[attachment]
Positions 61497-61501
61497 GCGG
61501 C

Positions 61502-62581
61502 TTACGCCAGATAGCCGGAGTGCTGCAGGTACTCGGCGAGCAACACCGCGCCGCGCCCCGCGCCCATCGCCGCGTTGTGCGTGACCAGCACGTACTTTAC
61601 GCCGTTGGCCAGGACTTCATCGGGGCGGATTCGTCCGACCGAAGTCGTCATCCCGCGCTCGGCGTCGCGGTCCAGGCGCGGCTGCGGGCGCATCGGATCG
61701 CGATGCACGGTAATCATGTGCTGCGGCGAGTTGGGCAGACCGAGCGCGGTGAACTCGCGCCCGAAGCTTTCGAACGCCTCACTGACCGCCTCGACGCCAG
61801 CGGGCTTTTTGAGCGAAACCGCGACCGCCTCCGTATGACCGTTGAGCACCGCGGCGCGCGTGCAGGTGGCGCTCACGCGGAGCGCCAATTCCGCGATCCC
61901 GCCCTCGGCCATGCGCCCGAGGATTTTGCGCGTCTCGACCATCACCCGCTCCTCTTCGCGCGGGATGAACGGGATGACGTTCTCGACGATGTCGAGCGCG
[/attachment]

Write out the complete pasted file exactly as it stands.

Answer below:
Positions 61497-61501
61497 GCGG
61501 C

Positions 61502-62581
61502 TTACGCCAGATAGCCGGAGTGCTGCAGGTACTCGGCGAGCAACACCGCGCCGCGCCCCGCGCCCATCGCCGCGTTGTGCGTGACCAGCACGTACTTTAC
61601 GCCGTTGGCCAGGACTTCATCGGGGCGGATTCGTCCGACCGAAGTCGTCATCCCGCGCTCGGCGTCGCGGTCCAGGCGCGGCTGCGGGCGCATCGGATCG
61701 CGATGCACGGTAATCATGTGCTGCGGCGAGTTGGGCAGACCGAGCGCGGTGAACTCGCGCCCGAAGCTTTCGAACGCCTCACTGACCGCCTCGACGCCAG
61801 CGGGCTTTTTGAGCGAAACCGCGACCGCCTCCGTATGACCGTTGAGCACCGCGGCGCGCGTGCAGGTGGCGCTCACGCGGAGCGCCAATTCCGCGATCCC
61901 GCCCTCGGCCATGCGCCCGAGGATTTTGCGCGTCTCGACCATCACCCGCTCCTCTTCGCGCGGGATGAACGGGATGACGTTCTCGACGATGTCGAGCGCG